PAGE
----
At the Development Summit in Johannesburg in 2002, the European countries agreed to rebuild their fish stocks to levels that can produce the maximum sustainable yield, no later than 2015. According to scientists of the Excellence Cluster "Future Ocean," that goal is already out of reach: Of 54 analysed stocks, only saithe, western horse mackerel and Baltic sprat have a sufficiently large stock size and are fished at a sustainable rate. The state of 12 stocks, including North Sea cod, plaice and halibut, is so bad that they can not recover sufficiently until 2015, even if all fishing was halted. Other stocks could reach the target if fishing pressure was reduced substantially, but that has not happened so far.
These results were published by Dr. Rainer Froese, Leibniz Institute of Marine Sciences (IFM-GEOMAR) und Prof. Dr. Alexander Proelß, Walter-Schücking-Institute of International Law of the University of Kiel, in the journal Fish and Fisheries. The German scientists, both members of the interdisciplinary Excellence Cluster "Future Ocean," point out that the continuous overfishing of European stocks constitutes a breach of the precautionary principle, which is a binding principle of Community law.
"The precautionary principle is a binding legal principle for the organs of the European Commission and for the Council of Ministers. The current practice of continuous overfishing violates international law as well as Community law," says Prof. Dr. Alexander Proelß, expert of international law at the Walter-Schücking-Institute.
The obligation to manage fish stocks such that they can produce the maximum sustainable yield is part of the Law of the Sea (UNCLOS) of 1982, which entered into force in 1994. In the "Johannesburg Plan of Implementation" (2002), the European Union as well as Norway, Russia and Iceland, agreed to rebuild their fish stocks to the level that can produce the maximum sustainable yield, no later than 2015. "Until now, the provisions of the Law of the Sea have not been introduced into national law, and the plan of implementation had no visible impact on European fisheries management," says Proelß.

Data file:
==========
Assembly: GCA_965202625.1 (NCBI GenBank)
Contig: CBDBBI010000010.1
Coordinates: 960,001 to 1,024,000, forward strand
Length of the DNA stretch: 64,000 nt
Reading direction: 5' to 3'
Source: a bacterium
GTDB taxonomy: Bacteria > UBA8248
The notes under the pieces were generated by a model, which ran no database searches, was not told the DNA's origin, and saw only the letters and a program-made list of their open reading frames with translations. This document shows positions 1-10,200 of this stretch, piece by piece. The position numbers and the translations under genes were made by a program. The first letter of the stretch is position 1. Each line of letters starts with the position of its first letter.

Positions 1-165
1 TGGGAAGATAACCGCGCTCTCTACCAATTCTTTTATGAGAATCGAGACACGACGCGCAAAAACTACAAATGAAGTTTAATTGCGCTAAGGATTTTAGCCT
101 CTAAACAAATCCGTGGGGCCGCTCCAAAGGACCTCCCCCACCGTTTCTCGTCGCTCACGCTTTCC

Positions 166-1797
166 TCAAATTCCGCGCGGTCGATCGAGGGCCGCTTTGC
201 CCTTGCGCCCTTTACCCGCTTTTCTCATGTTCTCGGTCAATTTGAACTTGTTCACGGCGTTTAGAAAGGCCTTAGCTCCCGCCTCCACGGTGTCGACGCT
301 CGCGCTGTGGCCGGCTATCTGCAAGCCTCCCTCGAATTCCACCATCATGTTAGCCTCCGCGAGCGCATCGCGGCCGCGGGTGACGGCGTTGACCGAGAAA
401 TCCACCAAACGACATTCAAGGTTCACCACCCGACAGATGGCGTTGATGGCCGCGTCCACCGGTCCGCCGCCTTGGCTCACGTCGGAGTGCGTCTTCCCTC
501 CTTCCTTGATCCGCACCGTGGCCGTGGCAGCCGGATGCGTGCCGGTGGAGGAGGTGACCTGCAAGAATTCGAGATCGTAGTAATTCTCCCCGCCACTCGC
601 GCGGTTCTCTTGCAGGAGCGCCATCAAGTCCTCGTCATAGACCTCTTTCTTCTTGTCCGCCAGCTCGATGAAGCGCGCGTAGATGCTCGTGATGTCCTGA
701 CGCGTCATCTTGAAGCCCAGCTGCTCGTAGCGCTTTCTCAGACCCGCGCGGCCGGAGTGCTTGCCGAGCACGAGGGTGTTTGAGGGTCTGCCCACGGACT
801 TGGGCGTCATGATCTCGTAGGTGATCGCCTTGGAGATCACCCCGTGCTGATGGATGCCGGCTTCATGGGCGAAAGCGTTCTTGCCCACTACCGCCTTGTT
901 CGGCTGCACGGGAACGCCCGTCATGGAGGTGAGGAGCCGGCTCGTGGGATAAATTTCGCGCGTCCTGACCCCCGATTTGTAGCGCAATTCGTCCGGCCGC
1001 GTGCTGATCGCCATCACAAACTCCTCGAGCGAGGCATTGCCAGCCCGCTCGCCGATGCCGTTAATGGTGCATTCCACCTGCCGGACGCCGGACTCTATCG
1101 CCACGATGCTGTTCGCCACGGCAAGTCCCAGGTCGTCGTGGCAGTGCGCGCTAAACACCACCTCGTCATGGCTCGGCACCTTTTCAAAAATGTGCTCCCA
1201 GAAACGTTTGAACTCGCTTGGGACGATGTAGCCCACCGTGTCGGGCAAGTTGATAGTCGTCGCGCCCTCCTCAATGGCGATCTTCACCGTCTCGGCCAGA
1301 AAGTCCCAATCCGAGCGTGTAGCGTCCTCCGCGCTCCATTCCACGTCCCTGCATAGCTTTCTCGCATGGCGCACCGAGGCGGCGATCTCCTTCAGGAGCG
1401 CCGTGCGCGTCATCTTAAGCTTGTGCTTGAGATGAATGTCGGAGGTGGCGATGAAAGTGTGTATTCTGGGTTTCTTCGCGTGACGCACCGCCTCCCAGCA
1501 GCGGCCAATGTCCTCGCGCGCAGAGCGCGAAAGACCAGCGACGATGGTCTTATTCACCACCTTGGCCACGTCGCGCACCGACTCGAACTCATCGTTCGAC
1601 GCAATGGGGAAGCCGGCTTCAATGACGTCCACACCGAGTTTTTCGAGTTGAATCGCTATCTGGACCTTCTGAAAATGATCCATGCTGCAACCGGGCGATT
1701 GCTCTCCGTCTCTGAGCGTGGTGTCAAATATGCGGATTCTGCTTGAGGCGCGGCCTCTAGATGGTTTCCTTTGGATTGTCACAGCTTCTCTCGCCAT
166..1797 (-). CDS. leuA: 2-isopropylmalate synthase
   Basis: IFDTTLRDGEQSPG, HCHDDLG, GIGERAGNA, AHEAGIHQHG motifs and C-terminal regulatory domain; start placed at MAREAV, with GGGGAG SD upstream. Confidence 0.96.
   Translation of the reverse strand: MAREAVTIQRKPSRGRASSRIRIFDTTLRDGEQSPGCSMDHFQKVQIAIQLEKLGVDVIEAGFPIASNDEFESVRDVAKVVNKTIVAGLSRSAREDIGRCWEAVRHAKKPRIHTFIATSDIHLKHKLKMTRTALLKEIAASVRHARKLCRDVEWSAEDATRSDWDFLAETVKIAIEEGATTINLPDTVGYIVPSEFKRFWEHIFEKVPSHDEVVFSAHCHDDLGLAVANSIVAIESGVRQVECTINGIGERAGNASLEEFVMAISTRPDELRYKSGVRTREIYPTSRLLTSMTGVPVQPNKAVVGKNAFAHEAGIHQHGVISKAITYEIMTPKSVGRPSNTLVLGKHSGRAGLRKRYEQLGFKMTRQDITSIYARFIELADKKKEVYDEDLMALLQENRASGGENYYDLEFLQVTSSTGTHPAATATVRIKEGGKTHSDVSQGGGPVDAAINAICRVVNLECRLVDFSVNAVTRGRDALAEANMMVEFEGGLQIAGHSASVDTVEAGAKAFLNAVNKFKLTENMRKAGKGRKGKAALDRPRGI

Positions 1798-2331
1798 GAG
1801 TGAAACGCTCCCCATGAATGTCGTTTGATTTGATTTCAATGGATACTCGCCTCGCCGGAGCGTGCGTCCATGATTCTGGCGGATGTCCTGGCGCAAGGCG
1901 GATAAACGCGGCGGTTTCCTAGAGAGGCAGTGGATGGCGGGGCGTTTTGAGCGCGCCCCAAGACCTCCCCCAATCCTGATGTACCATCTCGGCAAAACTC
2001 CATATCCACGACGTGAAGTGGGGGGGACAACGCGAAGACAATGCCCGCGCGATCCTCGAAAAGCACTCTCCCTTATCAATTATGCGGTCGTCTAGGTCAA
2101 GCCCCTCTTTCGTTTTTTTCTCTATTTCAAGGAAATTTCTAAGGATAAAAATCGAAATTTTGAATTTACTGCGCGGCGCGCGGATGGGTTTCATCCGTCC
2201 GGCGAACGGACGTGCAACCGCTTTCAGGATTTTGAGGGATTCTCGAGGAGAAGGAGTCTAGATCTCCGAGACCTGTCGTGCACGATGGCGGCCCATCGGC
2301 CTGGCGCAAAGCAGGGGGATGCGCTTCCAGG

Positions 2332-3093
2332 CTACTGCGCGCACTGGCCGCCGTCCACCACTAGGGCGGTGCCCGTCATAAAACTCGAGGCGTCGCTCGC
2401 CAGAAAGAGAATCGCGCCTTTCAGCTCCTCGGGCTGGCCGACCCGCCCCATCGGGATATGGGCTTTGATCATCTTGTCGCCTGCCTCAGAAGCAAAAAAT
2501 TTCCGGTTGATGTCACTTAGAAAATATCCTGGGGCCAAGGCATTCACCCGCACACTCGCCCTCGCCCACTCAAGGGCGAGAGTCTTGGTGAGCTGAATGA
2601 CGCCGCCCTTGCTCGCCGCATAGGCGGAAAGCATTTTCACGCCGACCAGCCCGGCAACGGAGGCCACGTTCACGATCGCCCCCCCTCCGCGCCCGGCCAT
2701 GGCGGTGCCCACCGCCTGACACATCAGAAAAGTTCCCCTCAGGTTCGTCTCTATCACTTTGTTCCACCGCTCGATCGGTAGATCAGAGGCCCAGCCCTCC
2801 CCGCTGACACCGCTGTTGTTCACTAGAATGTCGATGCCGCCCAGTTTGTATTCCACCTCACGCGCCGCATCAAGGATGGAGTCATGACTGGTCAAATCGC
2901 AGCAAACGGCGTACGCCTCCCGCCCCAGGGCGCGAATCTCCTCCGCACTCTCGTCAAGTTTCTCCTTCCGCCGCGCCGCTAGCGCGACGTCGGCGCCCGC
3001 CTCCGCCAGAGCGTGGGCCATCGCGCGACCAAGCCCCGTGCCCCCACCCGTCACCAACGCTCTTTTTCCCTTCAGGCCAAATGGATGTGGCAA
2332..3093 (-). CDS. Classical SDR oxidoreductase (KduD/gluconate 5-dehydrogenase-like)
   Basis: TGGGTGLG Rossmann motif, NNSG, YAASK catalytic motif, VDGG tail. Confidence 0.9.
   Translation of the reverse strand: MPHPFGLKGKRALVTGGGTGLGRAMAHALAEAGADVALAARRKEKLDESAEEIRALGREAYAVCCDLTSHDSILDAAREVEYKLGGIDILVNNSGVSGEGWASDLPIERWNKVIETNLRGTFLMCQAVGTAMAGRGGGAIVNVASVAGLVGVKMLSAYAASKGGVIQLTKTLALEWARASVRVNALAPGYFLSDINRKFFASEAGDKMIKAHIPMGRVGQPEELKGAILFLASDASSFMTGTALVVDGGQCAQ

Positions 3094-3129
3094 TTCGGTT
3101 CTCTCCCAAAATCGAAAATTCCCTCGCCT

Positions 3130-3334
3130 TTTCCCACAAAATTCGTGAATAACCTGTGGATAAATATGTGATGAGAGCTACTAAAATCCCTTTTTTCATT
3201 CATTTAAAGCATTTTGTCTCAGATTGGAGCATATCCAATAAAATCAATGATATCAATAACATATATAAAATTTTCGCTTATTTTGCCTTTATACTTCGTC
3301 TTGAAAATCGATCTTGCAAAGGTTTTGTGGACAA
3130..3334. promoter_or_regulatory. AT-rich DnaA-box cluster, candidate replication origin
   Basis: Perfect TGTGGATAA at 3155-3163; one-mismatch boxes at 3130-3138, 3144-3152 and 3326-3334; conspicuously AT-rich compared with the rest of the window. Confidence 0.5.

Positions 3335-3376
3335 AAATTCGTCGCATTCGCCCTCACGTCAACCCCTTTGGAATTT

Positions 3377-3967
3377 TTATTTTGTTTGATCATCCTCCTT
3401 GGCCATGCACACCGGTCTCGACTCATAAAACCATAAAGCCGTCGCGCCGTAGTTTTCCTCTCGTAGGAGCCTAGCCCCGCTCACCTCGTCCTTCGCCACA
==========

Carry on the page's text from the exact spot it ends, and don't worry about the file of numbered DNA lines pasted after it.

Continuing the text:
On the contrary: the fishing quotas for 2010 decreed by the Council of Ministers again exceed by far the catches that would allow the rebuilding of the stocks. "If this practice continues, Europe will miss by more than 30 years the goal that it has propagated," says Dr. Rainer Froese, fisheries biologist at the Kiel Leibniz Institute of Marine Sciences (IFM-GEOMAR).
Yet, catches from sustainably managed stocks could be substantially higher. "Our analysis suggests that landings could be 79% higher if stocks had been managed according to the international agreements," says Froese. "However, in European waters stocks are intentionally managed such that they stay close to the brink of collapse. This policy makes no sense from an ecological or economic point of view."
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